Passengers who travel on cruise ships like Swan Hellenic’s Minerva are an adventurous lot by nature. Many of them could say “been there, done that” every time you stuck a pin into a spinning globe. Blindfolded.
They choose to sail on the vessel because it takes them to destinations off the beaten track, and the entertainment on board is more likely to be a lecture on Grecian urns or Roman ruins than a re-run of Andrew Lloyd Webber’s greatest hits.
Their intestinal fortitude is hilariously illustrated in a little tale from Jane Archer, who has been mixing with these hardy types in their floating country hotel on a cruise along the north coast of Africa.
Before she joined the ship in Egypt, it had sailed through the Gulf of Aden – known as “Pirate Alley” because of the frequent attacks by Somali hijackers – en route to the Suez Canal.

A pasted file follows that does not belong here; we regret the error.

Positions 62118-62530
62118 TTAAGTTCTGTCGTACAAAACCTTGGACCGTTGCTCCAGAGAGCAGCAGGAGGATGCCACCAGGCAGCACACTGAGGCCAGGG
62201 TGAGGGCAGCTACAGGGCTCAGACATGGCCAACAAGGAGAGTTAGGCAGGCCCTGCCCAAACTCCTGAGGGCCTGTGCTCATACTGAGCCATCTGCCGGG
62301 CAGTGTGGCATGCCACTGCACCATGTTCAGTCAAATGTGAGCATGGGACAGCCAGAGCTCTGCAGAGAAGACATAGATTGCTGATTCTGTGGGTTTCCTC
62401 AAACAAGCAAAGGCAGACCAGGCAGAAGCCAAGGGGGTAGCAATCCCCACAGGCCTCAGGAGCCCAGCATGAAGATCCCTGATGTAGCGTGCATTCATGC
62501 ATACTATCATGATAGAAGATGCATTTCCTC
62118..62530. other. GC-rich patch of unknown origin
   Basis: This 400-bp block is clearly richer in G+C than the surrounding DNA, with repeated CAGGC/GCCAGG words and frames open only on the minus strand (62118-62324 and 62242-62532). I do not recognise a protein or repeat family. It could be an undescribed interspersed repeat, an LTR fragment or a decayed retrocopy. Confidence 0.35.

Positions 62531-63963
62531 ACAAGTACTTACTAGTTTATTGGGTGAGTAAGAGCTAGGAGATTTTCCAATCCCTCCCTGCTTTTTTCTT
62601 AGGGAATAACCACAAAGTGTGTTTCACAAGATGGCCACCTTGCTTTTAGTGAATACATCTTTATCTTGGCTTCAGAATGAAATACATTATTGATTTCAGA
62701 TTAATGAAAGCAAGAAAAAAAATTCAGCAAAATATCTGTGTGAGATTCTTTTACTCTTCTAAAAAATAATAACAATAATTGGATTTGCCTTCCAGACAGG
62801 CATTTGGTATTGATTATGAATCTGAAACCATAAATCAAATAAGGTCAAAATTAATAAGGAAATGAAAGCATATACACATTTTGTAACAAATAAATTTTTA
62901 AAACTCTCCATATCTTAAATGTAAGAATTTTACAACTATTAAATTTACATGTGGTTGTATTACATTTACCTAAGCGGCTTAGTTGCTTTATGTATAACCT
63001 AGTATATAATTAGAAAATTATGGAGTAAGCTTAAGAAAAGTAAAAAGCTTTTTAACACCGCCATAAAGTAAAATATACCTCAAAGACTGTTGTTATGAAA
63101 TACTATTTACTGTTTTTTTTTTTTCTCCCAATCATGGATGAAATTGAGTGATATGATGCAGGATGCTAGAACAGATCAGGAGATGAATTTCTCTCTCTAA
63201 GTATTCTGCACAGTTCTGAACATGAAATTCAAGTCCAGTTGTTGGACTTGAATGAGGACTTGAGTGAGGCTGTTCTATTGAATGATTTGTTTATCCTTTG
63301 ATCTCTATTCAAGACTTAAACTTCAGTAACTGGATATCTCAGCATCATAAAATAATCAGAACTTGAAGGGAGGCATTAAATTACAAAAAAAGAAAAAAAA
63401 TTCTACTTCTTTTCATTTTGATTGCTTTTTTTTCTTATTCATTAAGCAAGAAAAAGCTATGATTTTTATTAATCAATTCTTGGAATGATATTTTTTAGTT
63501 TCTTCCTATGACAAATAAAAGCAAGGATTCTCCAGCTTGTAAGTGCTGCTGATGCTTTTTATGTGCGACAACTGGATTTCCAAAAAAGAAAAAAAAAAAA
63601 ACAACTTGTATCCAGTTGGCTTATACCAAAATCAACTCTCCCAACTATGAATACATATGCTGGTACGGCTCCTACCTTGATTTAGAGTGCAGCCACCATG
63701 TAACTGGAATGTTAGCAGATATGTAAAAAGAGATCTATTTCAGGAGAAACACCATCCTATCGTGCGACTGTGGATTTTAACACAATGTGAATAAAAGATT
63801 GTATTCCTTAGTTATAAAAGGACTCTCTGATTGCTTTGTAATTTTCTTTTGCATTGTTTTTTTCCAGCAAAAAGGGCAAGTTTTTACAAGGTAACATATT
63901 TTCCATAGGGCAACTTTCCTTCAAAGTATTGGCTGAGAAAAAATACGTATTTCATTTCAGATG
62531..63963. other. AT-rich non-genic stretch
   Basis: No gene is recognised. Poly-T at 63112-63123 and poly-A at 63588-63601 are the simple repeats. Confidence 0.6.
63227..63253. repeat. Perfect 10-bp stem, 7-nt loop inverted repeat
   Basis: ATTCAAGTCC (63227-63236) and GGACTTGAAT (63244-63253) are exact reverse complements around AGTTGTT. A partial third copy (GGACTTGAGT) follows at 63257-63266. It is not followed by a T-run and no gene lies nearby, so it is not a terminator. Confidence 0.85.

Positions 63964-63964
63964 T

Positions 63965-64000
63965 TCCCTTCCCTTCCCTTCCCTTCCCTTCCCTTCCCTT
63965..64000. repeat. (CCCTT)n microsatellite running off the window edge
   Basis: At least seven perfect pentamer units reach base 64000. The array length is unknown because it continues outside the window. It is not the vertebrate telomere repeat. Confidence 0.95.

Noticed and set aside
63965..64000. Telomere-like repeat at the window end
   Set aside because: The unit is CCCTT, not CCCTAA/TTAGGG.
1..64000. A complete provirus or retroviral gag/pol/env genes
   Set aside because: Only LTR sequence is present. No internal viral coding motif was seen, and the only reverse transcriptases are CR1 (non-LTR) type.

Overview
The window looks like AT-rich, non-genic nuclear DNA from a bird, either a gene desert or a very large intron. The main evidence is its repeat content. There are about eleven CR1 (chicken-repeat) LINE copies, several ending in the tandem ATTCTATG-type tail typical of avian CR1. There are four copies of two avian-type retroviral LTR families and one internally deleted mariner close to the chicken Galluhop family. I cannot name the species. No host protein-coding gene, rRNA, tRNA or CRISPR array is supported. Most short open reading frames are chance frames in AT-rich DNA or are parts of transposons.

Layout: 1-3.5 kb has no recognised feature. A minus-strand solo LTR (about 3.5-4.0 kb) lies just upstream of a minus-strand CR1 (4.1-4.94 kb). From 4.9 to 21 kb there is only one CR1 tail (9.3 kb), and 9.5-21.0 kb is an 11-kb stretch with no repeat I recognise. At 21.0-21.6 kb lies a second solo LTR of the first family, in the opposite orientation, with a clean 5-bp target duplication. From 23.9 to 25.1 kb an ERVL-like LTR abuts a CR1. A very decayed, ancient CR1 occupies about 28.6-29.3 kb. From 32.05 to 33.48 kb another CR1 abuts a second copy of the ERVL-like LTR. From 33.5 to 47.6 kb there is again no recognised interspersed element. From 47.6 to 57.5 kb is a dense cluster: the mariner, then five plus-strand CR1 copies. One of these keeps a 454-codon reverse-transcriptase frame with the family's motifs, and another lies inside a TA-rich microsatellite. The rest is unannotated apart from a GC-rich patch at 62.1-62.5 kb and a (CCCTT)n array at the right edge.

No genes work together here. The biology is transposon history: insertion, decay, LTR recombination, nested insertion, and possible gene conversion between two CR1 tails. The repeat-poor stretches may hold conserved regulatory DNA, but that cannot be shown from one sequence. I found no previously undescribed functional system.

The swashbuckling Minerva passengers were deeply disappointed. Not because they thought their lives had been put in peril on a foolhardy journey, but because they never glimpsed a single pirate, and did not get an opportunity to emulate passengers on MSC Melody, who two weeks ago fought off a pirate attack in the Indian Ocean by hurling deckchairs and tables at their assailants.
“It’s a bit like going to Antarctica and not seeing any penguins,” said one.
Only to be expected, really, given that Minerva was the Roman goddess of war – and warriors.